Feds make a sign for business

Feds make a sign for business

By Paul Montgomery

Pushing down the road to full governmental electronic delivery, the Australian government is about to set down the specifications for digital signatures which will be given to every business in Australia. The government said in a statement that it intends to "develop a digital signature process for use by Australian businesses in dealing with public sector agencies".

The new digital signature will be linked to the Australian Business Number. One of each will be issued to every Australian company, of which there are 2.1 million. Its official name will be ABN-Digital Signature Certificate, or ABN-DSC.

The Australian Tax Office (ATO) has been the most active within the public sector in trying to drag small businesses into the age of electronic service delivery - all in an effort to save time and money as part of the tax reform program of the Federal Coalition Government.

Strong take-up of the ABN and the ABN-DSC together would mean not only that the ATO would save money on employees and other resources, but experts have theorised that it may also benefit from being able to monitor business activities far more effectively, as it would enable cross-matching of transactions and corporate relationships.

The new digital signature will be linked to the Australian Business Number issued to every company

While details of what the certificate will look like have yet to be confirmed, documents released by the government indicate that it will be "interchangeable" with the certificate already developed by the ATO, which conforms to the X.509 standard. The ATO is expected to be able to accept ABN-DSCs by the end of the year 2000, according to the documentation.

The certificates will only be able to be issued by certificate authorities which have been certified under Project Gatekeeper, the Australian Government's overarching system for a public key infrastructure.

To avoid the prospect of needing a "key ring" of multiple redundant certificates to deal with various public sector organisations, once a Government agency has issued an ABN-DSC to an Australian business, other agencies will be bound to accept the certificate for other transactions in all but "exceptional circumstances".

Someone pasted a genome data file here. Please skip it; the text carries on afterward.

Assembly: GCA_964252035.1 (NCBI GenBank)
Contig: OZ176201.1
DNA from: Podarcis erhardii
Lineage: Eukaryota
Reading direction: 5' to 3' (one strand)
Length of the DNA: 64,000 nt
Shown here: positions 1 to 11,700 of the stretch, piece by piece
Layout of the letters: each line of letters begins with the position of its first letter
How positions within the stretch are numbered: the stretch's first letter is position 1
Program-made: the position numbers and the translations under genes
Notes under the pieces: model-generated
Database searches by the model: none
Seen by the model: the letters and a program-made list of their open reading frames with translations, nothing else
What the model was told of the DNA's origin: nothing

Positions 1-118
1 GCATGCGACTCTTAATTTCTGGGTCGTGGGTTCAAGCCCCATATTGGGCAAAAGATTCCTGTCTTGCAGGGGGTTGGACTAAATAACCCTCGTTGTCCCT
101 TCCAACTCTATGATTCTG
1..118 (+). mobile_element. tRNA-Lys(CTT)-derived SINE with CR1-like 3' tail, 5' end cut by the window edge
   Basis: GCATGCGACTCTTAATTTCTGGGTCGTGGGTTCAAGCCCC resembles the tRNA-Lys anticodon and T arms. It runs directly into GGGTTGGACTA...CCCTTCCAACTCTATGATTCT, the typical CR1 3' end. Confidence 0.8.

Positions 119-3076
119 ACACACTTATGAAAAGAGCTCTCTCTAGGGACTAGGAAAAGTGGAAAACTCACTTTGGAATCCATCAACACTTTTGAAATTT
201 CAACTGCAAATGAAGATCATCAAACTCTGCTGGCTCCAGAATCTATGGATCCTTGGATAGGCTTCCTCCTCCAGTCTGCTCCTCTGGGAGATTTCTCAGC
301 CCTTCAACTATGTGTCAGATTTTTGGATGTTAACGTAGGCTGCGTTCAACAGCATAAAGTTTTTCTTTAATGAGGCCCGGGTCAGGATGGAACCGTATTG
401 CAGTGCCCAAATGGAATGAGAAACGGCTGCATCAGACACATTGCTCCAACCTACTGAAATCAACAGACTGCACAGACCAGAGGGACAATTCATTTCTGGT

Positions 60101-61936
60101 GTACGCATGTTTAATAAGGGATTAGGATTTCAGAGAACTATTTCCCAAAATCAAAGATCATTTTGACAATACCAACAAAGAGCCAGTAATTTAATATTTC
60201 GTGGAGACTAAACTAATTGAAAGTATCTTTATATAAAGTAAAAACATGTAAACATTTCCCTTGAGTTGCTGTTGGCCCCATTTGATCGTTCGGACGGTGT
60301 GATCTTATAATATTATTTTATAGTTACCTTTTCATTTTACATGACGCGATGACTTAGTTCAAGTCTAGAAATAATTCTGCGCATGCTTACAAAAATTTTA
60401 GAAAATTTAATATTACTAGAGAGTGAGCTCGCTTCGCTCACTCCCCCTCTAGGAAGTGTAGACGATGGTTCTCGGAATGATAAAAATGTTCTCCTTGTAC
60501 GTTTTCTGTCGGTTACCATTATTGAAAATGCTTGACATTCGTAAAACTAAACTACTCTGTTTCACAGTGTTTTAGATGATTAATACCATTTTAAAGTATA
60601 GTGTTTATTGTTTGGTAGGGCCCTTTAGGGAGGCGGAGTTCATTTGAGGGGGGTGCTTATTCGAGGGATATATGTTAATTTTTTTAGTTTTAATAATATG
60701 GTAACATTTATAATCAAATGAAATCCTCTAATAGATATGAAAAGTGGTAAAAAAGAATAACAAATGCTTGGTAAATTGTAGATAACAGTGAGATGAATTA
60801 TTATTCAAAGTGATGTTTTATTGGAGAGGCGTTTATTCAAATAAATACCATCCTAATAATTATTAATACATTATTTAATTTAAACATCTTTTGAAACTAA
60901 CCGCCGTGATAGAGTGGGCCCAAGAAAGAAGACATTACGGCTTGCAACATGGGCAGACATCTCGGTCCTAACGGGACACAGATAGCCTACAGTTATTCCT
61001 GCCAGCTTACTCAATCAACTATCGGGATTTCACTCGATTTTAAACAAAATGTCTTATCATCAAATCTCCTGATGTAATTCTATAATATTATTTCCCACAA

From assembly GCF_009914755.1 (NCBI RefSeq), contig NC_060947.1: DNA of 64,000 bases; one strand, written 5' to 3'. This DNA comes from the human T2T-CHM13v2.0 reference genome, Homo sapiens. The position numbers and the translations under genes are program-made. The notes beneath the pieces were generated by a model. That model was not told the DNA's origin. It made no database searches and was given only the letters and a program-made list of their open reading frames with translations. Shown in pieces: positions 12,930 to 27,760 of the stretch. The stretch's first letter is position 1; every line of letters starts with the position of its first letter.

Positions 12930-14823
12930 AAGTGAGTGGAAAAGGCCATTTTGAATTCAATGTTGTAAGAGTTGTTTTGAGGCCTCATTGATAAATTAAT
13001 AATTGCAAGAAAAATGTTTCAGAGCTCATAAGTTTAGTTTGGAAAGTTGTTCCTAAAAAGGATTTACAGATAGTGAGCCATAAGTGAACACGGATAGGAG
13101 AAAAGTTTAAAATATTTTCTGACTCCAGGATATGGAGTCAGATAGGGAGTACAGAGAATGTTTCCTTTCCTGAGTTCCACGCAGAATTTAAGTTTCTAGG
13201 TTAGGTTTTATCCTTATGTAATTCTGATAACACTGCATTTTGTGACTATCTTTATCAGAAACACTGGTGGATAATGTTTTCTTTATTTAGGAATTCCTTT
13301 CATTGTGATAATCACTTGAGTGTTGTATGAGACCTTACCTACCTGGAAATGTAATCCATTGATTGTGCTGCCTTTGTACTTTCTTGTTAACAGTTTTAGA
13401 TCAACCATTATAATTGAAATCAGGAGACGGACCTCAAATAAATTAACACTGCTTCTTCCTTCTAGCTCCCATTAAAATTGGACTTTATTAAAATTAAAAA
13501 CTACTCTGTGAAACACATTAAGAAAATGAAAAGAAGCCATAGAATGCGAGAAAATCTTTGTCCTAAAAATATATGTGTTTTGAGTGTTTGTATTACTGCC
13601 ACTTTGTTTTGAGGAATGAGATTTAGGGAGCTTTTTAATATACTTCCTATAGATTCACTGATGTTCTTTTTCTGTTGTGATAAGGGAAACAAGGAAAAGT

"The Government will shortly be releasing specific details of the digital signature, and will be encouraging State Governments to take it up," said Peter McGauran, Acting Minister for Communications, Information Technology and the Arts. "All Commonwealth agencies will be expected to use the ABN when identifying businesses and, similarly, the ABN-based digital signature for authenticating online transactions with business."


The latest announcement follows on from activities at the first meeting of the National Electronic Authentication Council (see Image & Data Manager November/December 1999, page 51).

After the specifications have been set, the next step for government agencies will be choosing a vendor to provide the software, in a field which is already seeing juicy multi-million dollar contracts being awarded to the likes of Baltimore Technologies and Secure Network Solutions.

The agencies will require the vendors to display proof of interoperability in a series of tests, possibly involving adherence to international standards, according to the documents released by the Government.

The first applications for the ABN-DSCs are expected to be a Business Exchange, where businesses can update their details and upload statutory reports online, and a Government Supplier Register of companies which public sector agencies use for procurement.